Written by Sarah Siadat
If you’re an actor interested in working in television, you probably know how important it is to do your research and stay up to date with current TV shows. Know what’s on, what shoots in your city, and have a general sense of the tone and content of each show.
Television is Changing Very Quickly
It used to be that TV actors worked on TV, theater actors worked on stage, and film actors worked in the movies.
Well, that’s just not true anymore. There are many actors who cross over into all three mediums, and there are also many directors who work in multiple mediums as well (just look at Glee or Smash for lots of Broadway-television crossover).
It’s amazing how many outlets there are for content right now. Suddenly Netflix, Hulu and Amazon have presented a new market for material and cable channels like A&E, AMC, TLC and the CW are filling their own niches. I think it’s safe to say that we’re in the middle of a free-for-all!
It’s impossible to know where this is all leading, now that the Internet has so widely influenced the way people watch TV. We’re not dealing with a traditional industry structure anymore, so more than ever we have to be prepared.
Stay Informed & Stay Focused
It’s time to expand your thinking as far as what’s going on in the business. I recommend watching as many TV shows (new and old) as you possibly can.
Now, that can be a challenge when there are five seasons of The Good Wife on Amazon and all you want to do is binge watch them!
But remember, the point is to have your finger on the pulse of the television world so you have a general sense of everything that’s current. When you’re sitting down to do TV research, stay focused and don’t let yourself get sucked into the episode.
Here are some tips to keep you on point:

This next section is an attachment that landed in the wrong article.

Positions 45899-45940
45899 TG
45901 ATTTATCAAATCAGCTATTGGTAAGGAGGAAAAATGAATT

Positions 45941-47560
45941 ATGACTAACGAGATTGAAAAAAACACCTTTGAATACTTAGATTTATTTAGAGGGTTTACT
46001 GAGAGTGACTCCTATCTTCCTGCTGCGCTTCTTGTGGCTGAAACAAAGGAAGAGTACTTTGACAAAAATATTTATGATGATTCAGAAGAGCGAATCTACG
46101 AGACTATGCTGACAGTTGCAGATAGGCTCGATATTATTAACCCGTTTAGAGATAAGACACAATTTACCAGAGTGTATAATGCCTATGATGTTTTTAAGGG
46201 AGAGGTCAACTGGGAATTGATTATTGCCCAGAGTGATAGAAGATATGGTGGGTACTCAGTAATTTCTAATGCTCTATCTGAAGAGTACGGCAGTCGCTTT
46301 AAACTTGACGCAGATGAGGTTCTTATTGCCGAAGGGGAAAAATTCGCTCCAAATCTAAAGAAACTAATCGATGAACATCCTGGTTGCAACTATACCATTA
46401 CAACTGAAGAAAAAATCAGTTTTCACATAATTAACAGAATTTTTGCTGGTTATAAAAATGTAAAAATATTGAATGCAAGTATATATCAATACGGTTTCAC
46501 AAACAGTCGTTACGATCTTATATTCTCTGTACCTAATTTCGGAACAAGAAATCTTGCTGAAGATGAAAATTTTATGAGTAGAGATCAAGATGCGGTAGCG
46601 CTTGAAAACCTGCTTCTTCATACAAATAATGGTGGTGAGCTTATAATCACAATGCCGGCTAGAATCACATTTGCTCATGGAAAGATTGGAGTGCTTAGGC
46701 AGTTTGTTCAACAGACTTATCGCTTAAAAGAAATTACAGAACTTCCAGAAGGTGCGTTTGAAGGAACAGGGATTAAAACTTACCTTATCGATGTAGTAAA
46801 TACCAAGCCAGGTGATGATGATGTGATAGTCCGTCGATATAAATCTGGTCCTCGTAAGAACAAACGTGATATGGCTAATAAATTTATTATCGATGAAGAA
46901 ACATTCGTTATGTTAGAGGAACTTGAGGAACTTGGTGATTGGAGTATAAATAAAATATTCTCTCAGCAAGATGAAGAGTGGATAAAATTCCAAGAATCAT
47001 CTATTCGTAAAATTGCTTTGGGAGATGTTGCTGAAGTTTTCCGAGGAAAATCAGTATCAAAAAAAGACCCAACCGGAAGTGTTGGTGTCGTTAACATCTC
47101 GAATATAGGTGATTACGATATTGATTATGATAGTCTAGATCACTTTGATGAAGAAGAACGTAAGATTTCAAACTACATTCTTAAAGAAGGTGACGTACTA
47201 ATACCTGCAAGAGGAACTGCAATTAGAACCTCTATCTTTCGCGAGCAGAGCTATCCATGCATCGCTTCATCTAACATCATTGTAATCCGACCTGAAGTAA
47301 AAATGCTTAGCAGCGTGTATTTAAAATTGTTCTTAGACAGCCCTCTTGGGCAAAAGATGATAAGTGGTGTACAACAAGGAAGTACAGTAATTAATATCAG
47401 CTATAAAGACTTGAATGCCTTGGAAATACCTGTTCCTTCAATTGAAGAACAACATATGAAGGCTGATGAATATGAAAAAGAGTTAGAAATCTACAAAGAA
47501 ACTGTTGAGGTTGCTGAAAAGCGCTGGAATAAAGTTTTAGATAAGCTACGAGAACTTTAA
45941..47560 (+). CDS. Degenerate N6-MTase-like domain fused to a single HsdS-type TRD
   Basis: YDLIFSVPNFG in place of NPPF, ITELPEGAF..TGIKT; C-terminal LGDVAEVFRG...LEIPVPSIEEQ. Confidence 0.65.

- Watch at least 15-20 minutes of everything you possibly can.
Be mindful to include the shows you may not normally find interesting: if you’re in your 30’s, an episode of See Dad Run on Nick@Nite probably isn’t at the top of your watch list. However, there are roles in that show for people of all ages. Get a sense of the tone, so that when your name gets called for an audition, you don’t have to spend precious prep time learning the basics of the program.
- It’s an investment.
Between cable channels, Netflix, Amazon, and a host of other paid content providers, television research can get a little pricey. You have to think of this as an investment.If it means that you can’t go to happy hour a couple times that month so you can pay for you research materials, I’m sorry to say that it’s a must. Now, you don’t need it all – be discerning. If you think you’re more right for House of Cards than Game of Thrones, it would be smarter to pay for Netflix than HBO.
- Make time for relaxation.
Yes, watching TV as an actor is research work, but after a long day, don’t forget to let yourself sit back and watch an episode or two of something you enjoy. After all, your love for storytelling is what got you here in the first place, isn’t it?
This week, your homework is to research 3 shows. How did it go for you? Report back in the comments below.
Sarah is the founder of Mentoring For Actors one-on-one actor career business coaching. She is a Los Angeles based actor, animal lover, and social media connoisseur. Sarah’s passion is to help actors bridge the gap between wanting to be an actor, and making that dream a reality. Connect with her @sarahsiadat, or email firstname.lastname@example.org to schedule a FREE intro call.